Growth is a double edged sword. Unchecked, growth can be cancerous and destructive. It is this type of ceaseless expansion that has put our society into the precarious environmental and financial positions in which we currently find ourselves. On the other hand, growth can be regenerative and life-giving. Following a forest fire or a bitter winter, the first green shoots to emerge from the earth bear witness to the earth's ability to restore life in the wake of disaster.

My goal for this blog is pretty simple and open-ended: I want to document and share with family and friends my efforts to incorporate an ever increasing degree of self sufficiency, voluntary simplicity, and environmentally-conscious design into my life as a would be urban homesteader.

Monday, May 2, 2011

April Showers bring...Mud Day 2011

The weather here in St.Louis has been miserably soggy for the past 2 weeks. There have been only a handful of days where the sun shined enough to go outside and do much of anything. While this has put a bit of a damper on working i the garden, it did facilitate what has become a tradition here at the 'Burbstead: Mud Day. Every year, before the garden is completely planted, I give the kids one chance to make a big mud hole and wallow around in it. Is this good for the dirt in that spot? Probably not, but I don't mind. A childhood is not complete if you haven't, at least once or twice, gotten so dirty that you must be hosed off before you can enter the house. The kids always have a blast.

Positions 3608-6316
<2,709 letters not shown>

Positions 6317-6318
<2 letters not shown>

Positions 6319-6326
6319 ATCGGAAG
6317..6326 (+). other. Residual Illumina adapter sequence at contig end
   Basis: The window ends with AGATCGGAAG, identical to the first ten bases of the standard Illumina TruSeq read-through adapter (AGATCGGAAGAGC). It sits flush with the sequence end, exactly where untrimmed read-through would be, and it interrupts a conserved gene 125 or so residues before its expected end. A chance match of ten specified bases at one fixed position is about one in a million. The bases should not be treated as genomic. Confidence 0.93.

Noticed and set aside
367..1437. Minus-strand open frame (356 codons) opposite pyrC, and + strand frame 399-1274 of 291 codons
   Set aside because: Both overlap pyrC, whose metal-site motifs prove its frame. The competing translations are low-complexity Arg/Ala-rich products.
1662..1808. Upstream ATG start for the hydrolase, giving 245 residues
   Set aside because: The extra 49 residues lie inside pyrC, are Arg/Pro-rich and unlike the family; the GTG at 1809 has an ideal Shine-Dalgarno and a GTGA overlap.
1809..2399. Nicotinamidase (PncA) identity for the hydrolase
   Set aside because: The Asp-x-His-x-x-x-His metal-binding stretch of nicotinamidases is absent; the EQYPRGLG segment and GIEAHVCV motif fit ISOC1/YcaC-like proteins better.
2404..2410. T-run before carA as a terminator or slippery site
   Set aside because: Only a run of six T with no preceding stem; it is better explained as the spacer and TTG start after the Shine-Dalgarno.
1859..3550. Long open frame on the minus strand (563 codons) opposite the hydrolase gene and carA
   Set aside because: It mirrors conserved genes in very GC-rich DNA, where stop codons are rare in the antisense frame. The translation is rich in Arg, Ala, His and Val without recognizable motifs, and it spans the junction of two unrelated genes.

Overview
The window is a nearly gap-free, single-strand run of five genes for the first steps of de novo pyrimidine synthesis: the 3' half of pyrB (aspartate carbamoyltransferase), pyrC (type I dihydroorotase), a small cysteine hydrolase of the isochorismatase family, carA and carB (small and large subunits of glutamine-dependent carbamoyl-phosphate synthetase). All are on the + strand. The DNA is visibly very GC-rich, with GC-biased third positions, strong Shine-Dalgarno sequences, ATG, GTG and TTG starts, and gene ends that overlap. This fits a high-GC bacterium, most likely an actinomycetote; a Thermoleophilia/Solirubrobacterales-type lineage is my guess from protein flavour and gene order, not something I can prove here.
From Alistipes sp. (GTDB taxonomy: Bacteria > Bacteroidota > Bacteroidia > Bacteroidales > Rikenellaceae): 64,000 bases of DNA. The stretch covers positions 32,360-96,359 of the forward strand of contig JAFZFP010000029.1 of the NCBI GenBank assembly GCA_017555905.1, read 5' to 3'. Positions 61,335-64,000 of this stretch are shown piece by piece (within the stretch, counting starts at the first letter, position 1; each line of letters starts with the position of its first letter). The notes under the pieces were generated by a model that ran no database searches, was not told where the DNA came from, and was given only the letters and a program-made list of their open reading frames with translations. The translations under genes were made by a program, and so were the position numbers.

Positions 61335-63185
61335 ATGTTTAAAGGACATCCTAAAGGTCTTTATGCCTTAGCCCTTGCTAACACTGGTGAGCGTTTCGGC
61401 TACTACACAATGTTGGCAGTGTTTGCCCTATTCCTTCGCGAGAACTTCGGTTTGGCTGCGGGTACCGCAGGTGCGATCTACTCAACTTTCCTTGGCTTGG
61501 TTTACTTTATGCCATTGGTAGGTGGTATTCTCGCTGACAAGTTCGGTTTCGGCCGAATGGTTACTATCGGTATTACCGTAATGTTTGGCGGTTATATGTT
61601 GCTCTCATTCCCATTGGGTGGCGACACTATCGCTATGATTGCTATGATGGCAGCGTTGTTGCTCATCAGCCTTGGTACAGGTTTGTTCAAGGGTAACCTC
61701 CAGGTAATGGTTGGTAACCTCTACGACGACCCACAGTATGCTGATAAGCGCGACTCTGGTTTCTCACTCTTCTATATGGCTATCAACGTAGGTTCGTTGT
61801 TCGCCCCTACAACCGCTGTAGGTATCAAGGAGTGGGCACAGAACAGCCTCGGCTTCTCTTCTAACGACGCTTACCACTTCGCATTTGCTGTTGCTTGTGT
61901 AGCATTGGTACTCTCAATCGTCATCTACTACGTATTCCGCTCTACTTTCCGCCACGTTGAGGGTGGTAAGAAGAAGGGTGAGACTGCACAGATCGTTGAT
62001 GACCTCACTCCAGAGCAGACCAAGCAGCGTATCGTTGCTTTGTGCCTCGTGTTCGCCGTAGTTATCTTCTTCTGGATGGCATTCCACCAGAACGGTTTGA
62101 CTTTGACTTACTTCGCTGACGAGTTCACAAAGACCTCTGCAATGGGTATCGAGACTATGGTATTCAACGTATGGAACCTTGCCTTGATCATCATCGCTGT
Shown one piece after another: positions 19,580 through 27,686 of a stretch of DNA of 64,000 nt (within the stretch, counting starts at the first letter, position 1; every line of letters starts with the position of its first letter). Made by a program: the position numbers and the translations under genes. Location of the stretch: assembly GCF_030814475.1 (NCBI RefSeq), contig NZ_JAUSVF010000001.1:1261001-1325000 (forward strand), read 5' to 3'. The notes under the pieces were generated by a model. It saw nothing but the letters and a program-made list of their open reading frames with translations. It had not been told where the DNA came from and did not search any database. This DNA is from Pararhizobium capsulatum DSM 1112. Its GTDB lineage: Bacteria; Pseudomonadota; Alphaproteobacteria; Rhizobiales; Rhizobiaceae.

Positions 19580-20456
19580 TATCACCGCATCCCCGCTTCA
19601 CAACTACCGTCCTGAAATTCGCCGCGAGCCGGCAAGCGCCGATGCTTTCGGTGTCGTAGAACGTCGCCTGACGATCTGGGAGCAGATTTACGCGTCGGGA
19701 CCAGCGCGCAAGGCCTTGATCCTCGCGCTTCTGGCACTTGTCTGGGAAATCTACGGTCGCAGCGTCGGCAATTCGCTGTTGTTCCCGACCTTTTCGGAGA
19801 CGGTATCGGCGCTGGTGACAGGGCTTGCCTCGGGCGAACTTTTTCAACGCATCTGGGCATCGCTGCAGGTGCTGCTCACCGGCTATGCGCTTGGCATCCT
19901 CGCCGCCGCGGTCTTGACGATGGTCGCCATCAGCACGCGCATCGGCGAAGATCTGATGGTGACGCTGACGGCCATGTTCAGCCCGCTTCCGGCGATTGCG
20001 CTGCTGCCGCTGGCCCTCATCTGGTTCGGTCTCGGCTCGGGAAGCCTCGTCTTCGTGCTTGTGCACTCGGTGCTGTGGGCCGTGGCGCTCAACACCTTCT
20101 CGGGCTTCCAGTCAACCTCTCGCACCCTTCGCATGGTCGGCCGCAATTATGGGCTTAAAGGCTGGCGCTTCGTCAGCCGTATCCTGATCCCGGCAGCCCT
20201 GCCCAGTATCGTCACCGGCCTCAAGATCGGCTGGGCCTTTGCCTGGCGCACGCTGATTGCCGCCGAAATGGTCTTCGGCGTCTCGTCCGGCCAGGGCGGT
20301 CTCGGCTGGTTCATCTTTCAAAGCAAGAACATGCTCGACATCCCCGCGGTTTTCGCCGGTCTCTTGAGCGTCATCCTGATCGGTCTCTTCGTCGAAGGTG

Now if we could just get a sold week or so of 70's and sunny...


  1. These photos are great - what a blast

  2. Thanks. Once the weather starts warming up, the kids start asking about it. It has become a highlight of the year for them. It's a part of my attempt to keep them from becoming completely city-fied. I have way too many students that are horrified at the thought of getting the least bit dirty, let alone playing in the mud.